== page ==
What’s going on with this year’s film festivals?

by Nick Gonzales

Along with all the other myriad events disrupted by the COVID-19 epidemic, the rest of 2020 seems iffy for film festivals. While a lot of us miss going out to see new movies, I doubt many of us are in any hurry to pack into a crowded theater, even when they reopen.

Since March, more than 175 festivals have been canceled entirely, some have found other means of screening films for audiences, and yet others are still holding out hope that they’ll be able to occur, unchanged, later in the year.

The Tribeca Film Festival, which was supposed to run from April 15 through 26 in Manhattan, has teamed up with at least 20 other festivals, including Cannes and Sundance, to run “We Are One: A Global Film Festival” May 29 through June 7 on YouTube. The festival lineup hasn’t been announced … but it’s free, with no ads, so that’s a thing.

Closer to home, the Telluride Film Festival, which takes place over the Labor Day weekend, hasn’t made any official announcements regarding this year’s festival. It has, however, proposed extending its schedule an extra day to reduce crowding, a proposal that was unanimously approved by the town council, according to the Telluride Daily Planet.

The Venice International Film Festival, Toronto International Film Festival, and New York Film Festival, all of which take place in September, have yet to determine whether they’ll hold actual in-person film festivals. People are understandably hesitant about heading to New York or northern Italy any time soon. Venice has ruled out having an online version of its festival, except possibly for members of the press, but the others have not.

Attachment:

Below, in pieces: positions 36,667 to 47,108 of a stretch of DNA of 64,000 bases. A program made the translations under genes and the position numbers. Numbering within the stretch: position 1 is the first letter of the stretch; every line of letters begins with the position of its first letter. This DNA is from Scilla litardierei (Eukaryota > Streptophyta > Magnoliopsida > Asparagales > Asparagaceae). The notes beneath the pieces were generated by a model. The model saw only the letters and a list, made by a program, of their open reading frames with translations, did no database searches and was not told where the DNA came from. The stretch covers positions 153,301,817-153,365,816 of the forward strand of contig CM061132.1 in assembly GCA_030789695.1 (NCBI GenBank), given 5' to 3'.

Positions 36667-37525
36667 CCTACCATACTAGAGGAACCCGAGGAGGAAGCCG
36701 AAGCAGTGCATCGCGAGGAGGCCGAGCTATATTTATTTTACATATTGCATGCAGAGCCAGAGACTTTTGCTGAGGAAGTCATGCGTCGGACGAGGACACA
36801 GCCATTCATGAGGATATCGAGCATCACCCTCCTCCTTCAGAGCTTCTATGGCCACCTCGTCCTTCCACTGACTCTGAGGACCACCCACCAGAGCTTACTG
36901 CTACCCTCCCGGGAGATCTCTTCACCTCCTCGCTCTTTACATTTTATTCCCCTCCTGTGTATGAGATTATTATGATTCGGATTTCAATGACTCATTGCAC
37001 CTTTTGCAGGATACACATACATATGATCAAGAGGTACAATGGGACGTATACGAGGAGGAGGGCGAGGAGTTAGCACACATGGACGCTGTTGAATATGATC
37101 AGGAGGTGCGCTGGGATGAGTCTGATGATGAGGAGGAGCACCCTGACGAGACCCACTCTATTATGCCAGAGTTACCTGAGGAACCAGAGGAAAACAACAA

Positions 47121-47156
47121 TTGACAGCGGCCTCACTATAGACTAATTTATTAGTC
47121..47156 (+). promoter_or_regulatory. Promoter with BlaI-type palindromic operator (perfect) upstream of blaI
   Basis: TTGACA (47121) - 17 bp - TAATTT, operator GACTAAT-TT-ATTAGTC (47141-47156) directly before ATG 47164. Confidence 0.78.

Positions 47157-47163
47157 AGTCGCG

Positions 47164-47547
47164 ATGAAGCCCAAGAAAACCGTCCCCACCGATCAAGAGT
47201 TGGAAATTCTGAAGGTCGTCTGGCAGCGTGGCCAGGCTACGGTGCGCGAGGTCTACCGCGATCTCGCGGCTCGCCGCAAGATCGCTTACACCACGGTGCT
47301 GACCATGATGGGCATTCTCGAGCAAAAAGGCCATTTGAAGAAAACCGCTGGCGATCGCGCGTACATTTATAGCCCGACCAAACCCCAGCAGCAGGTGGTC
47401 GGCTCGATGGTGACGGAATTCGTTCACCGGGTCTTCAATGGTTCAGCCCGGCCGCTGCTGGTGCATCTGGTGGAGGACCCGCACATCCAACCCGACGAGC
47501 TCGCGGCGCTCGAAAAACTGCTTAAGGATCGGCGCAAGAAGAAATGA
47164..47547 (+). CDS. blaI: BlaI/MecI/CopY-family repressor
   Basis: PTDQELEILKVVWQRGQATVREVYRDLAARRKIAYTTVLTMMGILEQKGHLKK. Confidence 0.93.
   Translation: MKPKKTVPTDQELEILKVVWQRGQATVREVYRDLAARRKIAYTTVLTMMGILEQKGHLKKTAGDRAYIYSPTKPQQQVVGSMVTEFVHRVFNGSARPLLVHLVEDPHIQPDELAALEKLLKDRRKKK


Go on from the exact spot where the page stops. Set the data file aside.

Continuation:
In the meantime, other festivals, including the Durango Independent Film Festival are using online screenings as fundraisers. DIFF, along with 29 others, participated in the Film Festival Alliance’s Film Festival Day on April 11 showing indie film “Phoenix, Oregon.” The festival is participating in another one on May 23, showing “Life in Synchro.”

[video:1]The documentary, which premiered in early March, is about synchronized skating, which not only is a thing that exists but also sounds super tough and is almost entirely performed by women, judging by the trailer.

Tickets are $10, benefitting the local festival, and the film can be watched (purchasers receive a link) any time between May 22 and 31. There will also be a live virtual Q&A at 5 p.m. MT on May 23 with the film’s director, Angela Pinaglia, and several cast members, moderated by Susan Sullivan, co-founder of the Women Sports Film Festival.

Nick Gonzales


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